In 2005, a meta-analysis of the adverse effects of testosterone replacement therapy (6) showed that elevated hematocrit and an increase in a composite of prostate-related events were the most common side effects of testosterone replacement therapy. Imprecision due to the small number of events hampered inferences regarding differences in the rates of prostate cancer, cardiovascular events, sleep apnea, or death. In 2007, another meta-analysis failed to show differences in blood pressure, glycemia, and lipid fractions, but it reported a trend for increased cardiovascular events associated with testosterone use [pooled odds ratio, 1.82; 95% confidence interval (CI), 0.78–4.23] (7). Overall, the studies included in both meta-analyses were randomized controlled trials (RCTs) that enrolled a relatively small number of patients and had short follow-up and high loss to follow-up rates.
Since the publication of these meta-analyses, several larger studies of the effects of testosterone therapy on muscle performance and physical function, glucose metabolism (8, 9, 10, 11), prostate outcomes (10), and the performance status of patients with heart failure (12) have been published. Because of these and other published trials, the Endocrine Society Task Force on Testosterone Use in Adult Men requested an updated systematic review of randomized trials and observational studies with long-term follow-up to determine the possible adverse effects of testosterone therapy, including cardiovascular and prostate outcomes.
Materials and Methods
We developed a systematic review protocol with input from the expert members of the commissioning Task Force from The Endocrine society. This report adheres to the reporting guidelines of systematic reviews (Preferred Reporting Items for Systematic Reviews and Meta-Analyses) (13).
Eligible studies were comparative studies (randomized and nonrandomized) that enrolled adult men with low or low-normal testosterone levels and treated with any testosterone formulation for at least 3 months. The studies had to have a control group without testosterone use and measure the outcomes of interest.
The outcomes of this systematic review are:
Prostate outcomes: the diagnosis of prostate cancer, prostate-specific antigen (PSA) levels above 4 ng/ml or a significant increase in PSA during treatment (defined as PSA increment of >1.4 ng/ml above baseline), a prostatic biopsy, increase in International Prostate Symptom Score (IPSS) greater than 4, acute urinary retention, and a composite prostate endpoint that combines these aforementioned outcomes.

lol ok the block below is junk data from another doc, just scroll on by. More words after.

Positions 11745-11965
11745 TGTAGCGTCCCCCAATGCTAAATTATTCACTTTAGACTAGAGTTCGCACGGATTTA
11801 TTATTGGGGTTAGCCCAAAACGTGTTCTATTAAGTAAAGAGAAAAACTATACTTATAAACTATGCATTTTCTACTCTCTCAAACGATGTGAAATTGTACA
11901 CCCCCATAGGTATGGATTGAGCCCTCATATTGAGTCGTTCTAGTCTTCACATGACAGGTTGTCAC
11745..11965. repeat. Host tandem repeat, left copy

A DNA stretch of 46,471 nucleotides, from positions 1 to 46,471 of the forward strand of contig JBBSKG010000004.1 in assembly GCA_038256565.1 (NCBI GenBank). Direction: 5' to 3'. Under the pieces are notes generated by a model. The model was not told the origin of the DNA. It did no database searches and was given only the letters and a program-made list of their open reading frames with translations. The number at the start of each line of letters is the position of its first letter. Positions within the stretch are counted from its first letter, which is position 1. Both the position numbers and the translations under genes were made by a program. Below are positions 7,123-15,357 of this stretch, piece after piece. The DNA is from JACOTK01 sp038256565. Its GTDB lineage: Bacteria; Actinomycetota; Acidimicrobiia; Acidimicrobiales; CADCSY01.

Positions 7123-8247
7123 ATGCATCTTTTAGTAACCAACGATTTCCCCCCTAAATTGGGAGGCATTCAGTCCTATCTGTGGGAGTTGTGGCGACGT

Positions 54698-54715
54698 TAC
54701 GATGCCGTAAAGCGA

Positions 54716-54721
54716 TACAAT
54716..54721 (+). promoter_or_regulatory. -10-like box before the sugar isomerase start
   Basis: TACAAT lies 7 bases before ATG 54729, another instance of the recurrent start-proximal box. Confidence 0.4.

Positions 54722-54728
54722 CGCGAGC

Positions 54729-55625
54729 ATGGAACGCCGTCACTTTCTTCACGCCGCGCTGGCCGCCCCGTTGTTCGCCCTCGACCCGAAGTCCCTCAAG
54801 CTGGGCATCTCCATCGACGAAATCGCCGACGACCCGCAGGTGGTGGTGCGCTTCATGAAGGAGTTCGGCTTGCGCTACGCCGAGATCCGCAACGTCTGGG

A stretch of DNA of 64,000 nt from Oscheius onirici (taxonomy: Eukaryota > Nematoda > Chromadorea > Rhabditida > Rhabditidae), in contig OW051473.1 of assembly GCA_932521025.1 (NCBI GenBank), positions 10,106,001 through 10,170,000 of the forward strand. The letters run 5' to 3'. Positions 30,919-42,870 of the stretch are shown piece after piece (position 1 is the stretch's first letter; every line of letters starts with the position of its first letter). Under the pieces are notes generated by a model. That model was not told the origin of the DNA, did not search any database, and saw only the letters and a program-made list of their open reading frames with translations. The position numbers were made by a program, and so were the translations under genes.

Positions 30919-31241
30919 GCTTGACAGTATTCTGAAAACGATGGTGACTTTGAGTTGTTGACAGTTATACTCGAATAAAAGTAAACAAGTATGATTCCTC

Cardiovascular events and cardiometabolic risk factors: death, coronary events (fatal and nonfatal myocardial infarction, hospitalization for an acute coronary syndrome, coronary revascularization), cerebrovascular events (fatal and nonfatal stroke or transient ischemic attack), peripheral vascular events (new onset claudication, acute arterial occlusion, revascularization procedure), changes in lipid fractions, changes in glucose metabolism (fasting glucose level and new onset of diabetes), and blood pressure.
Indices of red cell mass (hemoglobin, hematocrit, and incidence of erythrocytosis defined as hematocrit >52%).
We excluded studies that used androgens other than testosterone as well as studies with simultaneous treatment with other hormones and drugs unless there was a clearly defined treatment arm that received only testosterone treatment. Studies not reporting the outcomes of interest were excluded. Language of publication was not an eligibility criterion.
An expert reference librarian (P.J.E.) conducted the electronic search with input from study investigators with expertise in systematic reviews (V.M.M. and M.H.M.). We searched MEDLINE, EMBASE, and Cochrane CENTRAL electronic databases from 2003 through August 2008. Studies published before 2003 were obtained from two published systematic reviews (6, 7). Because published reviews excluded patients with HIV/AIDS, the previous search strategy was expanded to cover the period 1981–2004, focusing on studies conducted in this population [exp HIV infections/ or (human adj immune*) or (acquired adj immune*) or AIDS* or HIV]. The detailed strategy is available upon request. To identify additional candidate studies, we reviewed the reference lists of the eligible primary studies, narrative reviews, and systematic reviews, and we queried the expert members of the commissioning task force.